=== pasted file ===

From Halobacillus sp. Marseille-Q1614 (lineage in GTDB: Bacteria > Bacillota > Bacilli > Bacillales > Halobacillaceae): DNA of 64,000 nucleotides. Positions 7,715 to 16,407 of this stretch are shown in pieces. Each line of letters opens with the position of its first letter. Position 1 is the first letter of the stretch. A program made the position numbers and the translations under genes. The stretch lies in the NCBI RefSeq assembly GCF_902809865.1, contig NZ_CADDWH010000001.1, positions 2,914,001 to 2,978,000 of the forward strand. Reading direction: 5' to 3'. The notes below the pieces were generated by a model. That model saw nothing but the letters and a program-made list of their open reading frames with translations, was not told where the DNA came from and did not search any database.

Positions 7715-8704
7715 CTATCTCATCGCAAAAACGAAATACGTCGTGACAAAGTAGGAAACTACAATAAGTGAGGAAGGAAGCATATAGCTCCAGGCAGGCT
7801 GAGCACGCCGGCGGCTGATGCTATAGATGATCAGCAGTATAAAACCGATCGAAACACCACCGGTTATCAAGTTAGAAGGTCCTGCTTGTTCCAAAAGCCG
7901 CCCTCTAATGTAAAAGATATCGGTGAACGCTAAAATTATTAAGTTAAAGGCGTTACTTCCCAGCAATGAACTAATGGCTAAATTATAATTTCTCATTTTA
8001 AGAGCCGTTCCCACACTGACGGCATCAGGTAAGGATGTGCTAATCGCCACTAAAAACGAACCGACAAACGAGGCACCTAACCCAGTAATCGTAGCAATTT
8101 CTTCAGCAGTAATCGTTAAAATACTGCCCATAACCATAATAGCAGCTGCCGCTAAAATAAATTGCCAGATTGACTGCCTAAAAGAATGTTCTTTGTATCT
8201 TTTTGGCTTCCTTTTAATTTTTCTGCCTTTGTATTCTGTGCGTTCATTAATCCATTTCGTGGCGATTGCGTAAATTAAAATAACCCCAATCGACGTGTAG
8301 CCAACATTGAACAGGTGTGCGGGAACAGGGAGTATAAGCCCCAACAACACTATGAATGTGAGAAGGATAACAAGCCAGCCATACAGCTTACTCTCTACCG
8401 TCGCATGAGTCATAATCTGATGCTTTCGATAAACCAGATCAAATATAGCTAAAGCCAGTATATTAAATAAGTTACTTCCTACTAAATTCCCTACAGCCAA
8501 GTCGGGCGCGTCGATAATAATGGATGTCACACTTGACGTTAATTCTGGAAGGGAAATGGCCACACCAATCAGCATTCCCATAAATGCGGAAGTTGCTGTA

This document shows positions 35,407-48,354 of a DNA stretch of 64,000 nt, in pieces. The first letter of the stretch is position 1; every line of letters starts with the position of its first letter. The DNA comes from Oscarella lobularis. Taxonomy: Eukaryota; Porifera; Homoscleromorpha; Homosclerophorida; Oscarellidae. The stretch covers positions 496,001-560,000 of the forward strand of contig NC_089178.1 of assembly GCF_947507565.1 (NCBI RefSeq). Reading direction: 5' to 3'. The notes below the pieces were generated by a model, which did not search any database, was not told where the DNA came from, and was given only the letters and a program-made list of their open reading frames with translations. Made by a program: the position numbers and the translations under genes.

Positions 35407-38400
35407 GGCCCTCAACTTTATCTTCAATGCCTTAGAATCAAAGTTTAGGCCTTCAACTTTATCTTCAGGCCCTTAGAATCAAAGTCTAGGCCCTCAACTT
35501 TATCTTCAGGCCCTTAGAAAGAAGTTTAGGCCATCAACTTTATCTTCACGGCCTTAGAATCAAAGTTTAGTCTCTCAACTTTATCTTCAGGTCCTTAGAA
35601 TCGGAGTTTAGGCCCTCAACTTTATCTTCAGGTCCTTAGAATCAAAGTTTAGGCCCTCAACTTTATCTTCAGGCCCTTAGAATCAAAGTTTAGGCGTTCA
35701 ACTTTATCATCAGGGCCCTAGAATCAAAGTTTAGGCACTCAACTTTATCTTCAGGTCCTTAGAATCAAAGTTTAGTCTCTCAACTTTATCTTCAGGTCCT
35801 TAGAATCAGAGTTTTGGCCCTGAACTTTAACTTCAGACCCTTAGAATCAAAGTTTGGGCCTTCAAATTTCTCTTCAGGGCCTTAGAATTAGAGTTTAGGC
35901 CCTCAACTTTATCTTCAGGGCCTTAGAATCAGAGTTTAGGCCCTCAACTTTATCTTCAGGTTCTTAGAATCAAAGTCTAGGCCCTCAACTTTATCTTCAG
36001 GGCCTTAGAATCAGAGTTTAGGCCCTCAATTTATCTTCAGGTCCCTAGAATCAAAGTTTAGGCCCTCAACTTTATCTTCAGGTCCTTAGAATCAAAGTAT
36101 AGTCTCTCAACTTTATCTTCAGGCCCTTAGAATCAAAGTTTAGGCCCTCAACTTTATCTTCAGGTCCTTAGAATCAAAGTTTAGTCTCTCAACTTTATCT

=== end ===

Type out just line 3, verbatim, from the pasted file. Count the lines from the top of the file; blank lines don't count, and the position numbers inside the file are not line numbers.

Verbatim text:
7715 CTATCTCATCGCAAAAACGAAATACGTCGTGACAAAGTAGGAAACTACAATAAGTGAGGAAGGAAGCATATAGCTCCAGGCAGGCT